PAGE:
Wednesday, June 08, 2011

Obituaries: A Lively Resource

In the Microforms Room of the Birmingham Public Library, our most common reference requests focus upon obituaries.

Patrons call, write, or visit from all over the world in order to find copies of their ancestors’ or relatives’ obituaries as part of their genealogical research. Most of these patrons utilize our online
Obituary Index to Birmingham Area Newspapers when preparing a visit or when placing a request for a copy of an obituary.

Although the strictest definition for an obituary is a short, biographical account of a life as written by a newspaper or magazine upon the event of the subject’s death, the generally recognized definition now includes the paid death notices found within the newspaper. These death notices are usually written by the family of the deceased in cooperation with the funeral home.

Over the years, there have been many changes in the development of obituaries in Birmingham area newspapers. Perhaps the most striking change that has occurred within the obituary section of The Birmingham News is that the paper only began accepting paid death notices for African-Americans in the mid 1960’s. A gentleman by the name of E. A. Bradford - the owner of Bradford’s Insurance Company as well as Bradford’s Funeral Home - is the earliest paid death notice for an African-American citizen that the staff in Microforms has encountered. His obituary was published on December 11, 1966.

In the earliest days of The Birmingham News (the 1890’s), obituaries were rarely published for citizens of the Birmingham district. In fact, almost all of the obituaries that appeared in the paper around the turn of the 20th century were for prominent citizens from other cities around the state. It was only during the late 1920’s that the placement of an obituary within the newspaper became a common service provided by funeral homes in the Birmingham area.

The earliest obituaries published in The Birmingham News were placed under the heading of “Necrological” and were usually found alongside the tables listing the market prices for dry goods and groceries on Morris Avenue. The paper began alternating between the headings of “Deaths and Funerals” and “Mortuary” for the obituary section beginning in 1903 and by this time almost all of the entries were for citizens of the Birmingham district. The Birmingham News finally incorporated an expanded obituary section within the classifieds in 1929 and gave it the heading of “Deaths” - a practice that continued with minor stylistic changes until 2005 when the heading changed to “Obituaries.”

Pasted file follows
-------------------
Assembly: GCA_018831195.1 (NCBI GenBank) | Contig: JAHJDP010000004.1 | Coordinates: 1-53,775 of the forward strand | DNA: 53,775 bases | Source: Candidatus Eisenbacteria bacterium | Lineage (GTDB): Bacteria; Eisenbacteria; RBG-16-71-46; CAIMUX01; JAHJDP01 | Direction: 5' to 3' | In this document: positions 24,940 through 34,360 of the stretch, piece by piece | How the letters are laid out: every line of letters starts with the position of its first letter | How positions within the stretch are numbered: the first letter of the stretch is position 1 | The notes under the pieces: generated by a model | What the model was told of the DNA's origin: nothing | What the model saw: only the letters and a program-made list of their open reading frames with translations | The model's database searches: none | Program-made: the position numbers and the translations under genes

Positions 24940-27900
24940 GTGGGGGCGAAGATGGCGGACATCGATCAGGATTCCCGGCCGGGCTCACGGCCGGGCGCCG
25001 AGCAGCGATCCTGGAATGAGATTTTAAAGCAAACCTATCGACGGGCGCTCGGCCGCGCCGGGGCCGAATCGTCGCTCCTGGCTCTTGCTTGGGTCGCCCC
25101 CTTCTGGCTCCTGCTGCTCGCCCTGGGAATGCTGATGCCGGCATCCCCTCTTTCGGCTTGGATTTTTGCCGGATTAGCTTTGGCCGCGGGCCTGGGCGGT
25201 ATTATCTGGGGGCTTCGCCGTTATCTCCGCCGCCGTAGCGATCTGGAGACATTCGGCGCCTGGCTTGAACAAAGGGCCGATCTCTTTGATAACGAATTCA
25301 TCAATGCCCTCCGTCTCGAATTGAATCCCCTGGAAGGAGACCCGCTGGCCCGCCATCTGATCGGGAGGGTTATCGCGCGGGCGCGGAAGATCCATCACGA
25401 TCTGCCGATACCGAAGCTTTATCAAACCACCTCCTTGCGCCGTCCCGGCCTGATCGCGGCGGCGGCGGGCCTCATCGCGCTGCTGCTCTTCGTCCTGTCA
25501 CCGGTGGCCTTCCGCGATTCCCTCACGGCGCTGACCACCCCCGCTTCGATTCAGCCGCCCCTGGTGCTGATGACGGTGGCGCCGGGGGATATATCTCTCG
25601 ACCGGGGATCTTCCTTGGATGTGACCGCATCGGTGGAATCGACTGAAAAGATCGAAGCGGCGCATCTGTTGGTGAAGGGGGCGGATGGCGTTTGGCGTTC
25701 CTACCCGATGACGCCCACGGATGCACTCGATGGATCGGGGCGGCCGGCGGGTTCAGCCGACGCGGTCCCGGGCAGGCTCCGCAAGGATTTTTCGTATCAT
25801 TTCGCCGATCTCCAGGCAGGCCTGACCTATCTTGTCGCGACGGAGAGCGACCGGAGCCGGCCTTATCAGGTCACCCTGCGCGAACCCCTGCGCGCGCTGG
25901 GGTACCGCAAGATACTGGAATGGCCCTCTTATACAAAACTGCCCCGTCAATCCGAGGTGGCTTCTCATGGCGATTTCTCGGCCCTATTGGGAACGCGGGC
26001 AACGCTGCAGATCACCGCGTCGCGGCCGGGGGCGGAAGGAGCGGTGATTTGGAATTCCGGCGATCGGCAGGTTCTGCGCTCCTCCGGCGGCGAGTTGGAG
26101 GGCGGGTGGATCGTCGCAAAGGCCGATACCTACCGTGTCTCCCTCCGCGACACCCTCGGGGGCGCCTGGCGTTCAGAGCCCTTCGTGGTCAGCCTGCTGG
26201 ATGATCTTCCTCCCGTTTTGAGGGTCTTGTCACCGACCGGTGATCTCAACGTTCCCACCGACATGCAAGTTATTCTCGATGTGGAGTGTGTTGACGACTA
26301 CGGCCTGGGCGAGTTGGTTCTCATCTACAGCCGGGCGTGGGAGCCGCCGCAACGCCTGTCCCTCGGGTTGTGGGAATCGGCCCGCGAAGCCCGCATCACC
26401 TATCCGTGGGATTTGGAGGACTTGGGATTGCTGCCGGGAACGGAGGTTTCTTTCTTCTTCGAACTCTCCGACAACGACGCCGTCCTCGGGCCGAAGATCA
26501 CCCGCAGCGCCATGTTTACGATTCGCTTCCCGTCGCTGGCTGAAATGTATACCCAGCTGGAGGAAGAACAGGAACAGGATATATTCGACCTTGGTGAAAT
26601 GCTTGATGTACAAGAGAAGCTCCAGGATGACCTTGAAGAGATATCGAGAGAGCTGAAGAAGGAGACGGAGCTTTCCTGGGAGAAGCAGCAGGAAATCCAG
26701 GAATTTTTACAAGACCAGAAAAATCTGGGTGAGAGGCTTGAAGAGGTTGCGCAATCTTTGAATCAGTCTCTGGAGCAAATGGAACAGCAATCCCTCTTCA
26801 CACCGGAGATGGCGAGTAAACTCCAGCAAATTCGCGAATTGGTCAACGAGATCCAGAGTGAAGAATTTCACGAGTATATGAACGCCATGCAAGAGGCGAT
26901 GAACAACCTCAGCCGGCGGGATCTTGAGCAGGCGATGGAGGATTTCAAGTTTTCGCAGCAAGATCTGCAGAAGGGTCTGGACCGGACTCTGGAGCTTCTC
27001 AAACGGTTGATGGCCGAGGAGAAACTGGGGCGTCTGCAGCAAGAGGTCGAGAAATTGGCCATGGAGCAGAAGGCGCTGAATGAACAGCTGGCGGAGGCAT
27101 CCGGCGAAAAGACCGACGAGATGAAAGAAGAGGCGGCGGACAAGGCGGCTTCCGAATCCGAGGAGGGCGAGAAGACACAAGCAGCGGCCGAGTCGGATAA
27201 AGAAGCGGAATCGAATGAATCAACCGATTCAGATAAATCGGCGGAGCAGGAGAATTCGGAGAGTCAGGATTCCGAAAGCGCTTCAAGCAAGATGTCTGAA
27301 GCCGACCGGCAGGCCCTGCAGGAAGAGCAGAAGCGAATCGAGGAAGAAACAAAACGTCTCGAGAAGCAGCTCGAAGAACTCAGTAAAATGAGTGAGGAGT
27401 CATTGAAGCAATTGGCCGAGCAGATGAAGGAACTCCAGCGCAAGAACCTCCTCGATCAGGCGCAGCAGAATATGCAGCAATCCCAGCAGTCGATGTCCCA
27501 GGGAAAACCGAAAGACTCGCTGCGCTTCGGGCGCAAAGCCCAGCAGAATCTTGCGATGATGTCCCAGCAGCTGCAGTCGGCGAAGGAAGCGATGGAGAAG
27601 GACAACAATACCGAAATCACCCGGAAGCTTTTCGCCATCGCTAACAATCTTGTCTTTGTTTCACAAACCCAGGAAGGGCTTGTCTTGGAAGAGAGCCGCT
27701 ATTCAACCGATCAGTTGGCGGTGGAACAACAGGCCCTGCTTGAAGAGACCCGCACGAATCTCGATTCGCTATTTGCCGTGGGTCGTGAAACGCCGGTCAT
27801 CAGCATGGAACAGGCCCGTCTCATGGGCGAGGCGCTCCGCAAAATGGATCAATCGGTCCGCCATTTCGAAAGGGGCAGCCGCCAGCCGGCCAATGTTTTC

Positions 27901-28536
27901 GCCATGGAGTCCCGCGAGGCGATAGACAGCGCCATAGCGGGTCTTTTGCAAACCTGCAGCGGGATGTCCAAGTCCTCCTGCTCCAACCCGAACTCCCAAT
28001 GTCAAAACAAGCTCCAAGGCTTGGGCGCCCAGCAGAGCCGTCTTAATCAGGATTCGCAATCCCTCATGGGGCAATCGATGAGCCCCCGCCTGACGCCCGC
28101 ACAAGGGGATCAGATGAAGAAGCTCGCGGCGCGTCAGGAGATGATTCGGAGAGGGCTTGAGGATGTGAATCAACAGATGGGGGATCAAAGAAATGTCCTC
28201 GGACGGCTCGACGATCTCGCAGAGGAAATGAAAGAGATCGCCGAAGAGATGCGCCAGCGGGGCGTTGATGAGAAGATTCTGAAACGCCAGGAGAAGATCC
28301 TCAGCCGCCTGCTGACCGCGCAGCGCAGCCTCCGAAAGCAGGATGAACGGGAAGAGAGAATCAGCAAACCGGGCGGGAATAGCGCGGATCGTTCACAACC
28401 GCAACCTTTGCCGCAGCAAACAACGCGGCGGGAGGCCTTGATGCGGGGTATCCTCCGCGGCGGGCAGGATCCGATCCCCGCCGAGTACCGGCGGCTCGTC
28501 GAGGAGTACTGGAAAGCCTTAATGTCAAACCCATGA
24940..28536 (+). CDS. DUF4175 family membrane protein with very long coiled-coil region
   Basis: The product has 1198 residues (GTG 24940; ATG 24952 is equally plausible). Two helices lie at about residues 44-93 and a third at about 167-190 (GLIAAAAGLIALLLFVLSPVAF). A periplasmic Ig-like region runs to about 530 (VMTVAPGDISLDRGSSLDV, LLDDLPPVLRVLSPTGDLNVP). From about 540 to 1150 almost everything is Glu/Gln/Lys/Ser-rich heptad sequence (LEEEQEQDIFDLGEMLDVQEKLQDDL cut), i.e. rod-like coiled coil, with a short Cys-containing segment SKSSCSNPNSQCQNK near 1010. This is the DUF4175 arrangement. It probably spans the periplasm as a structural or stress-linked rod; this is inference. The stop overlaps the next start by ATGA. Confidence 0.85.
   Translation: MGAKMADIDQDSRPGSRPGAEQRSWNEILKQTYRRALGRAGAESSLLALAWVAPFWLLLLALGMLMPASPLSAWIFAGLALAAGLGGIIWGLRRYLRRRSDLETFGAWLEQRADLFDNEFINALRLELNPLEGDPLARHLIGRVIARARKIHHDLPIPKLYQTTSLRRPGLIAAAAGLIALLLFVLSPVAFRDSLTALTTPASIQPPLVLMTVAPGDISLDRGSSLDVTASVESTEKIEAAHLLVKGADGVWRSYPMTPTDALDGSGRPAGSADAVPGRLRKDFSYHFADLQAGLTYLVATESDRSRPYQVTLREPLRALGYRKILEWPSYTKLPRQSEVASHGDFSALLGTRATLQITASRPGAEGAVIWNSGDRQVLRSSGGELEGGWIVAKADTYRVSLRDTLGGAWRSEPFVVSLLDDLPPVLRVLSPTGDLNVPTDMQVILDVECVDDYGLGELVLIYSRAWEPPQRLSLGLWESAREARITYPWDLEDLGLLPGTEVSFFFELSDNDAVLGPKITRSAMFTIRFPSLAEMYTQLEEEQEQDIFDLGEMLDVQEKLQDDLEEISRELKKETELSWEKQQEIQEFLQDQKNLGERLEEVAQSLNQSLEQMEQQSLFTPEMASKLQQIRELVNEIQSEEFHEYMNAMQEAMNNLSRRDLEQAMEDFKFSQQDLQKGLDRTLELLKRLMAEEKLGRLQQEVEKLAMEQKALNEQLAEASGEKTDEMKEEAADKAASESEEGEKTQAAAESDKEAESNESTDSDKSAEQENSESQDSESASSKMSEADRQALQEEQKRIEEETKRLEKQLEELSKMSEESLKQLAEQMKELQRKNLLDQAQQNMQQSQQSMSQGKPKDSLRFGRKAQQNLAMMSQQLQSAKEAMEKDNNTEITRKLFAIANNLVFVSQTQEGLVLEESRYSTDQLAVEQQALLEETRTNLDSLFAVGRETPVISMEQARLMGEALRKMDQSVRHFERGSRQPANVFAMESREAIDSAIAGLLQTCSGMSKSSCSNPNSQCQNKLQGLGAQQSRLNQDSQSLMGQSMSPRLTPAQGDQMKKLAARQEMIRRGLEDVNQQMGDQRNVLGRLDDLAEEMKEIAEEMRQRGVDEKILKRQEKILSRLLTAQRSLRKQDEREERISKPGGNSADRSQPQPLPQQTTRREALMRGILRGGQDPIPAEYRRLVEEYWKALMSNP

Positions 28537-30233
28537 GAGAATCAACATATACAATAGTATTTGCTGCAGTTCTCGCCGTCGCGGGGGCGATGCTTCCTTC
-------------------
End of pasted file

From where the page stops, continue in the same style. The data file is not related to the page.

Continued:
The style of writing found within obituaries has also evolved over the years. The swooning Victorian style of the late 19th century has gradually been replaced by the terse prose of a society accustomed to reading in electronic formats. For example, the phrase “passed away” has replaced the once common term “succumbed.” Yet, the length of obituaries has increased dramatically over the past fifty years - earlier obituaries were often no longer than three or four sentences in length. Most contemporary obituaries are at least three or four paragraphs in length and contain a wealth of genealogical information.

For those who might be interested in looking for their relatives’ obituaries in our microfilm collections - our online
Obituary Index to Birmingham Area Newspapers is an excellent starting point. This database currently indexes obituary citations for The Birmingham News (April 1929 - January 1980), The Birmingham World (September 1940 - December 1996), The Birmingham Times (August 1973 - August 1974), Methodist Christian Advocate/Alabama Christian Advocate (January 1925 - December 1979), as well as The Shelby County Reporter (January 1932 - December 1979). This is an ongoing project and coverage will be expanded in the coming years.

Obituaries for individuals who passed away prior to the coverage dates of our online database can occasionally be found by manually scrolling through our microfilm copies of the newspaper within five to seven days of the date of death. We also have microfiche indexes covering the obituaries (and nearly all other published articles) of The Birmingham News as well as The Birmingham Post-Herald from 1979 until 2002.

Also, the
Birmingham News (Backfile) database (a free resource for JCLC card holders) contains full-text versions of all obituaries published in The Birmingham News since April 27,1993.

If you have any questions, please feel free to visit us in the Microforms Room or give us a call at 205-226-3625 or contact us via the
Obit Ask-A-Librarian form.

1 comment:

Anonymous said...

Although some may describe it as a macabre past time, there are several books available within the library system available for patrons with an interest in reading obituaries for their literary merits:

The Dead Beat: Lost Souls, Lucky Stiff, and the Perverse Pleasure of Obituaries by Marilyn Johnson.

52 McGs: The Best Obituaries From Legendary New York Times Writer Robert McG. Thomas, Jr edited by Chris Calhoun.

Obit: Inspiring Stories of Ordinary People Who Led Extraordinary Lives by Jim Sheeler.

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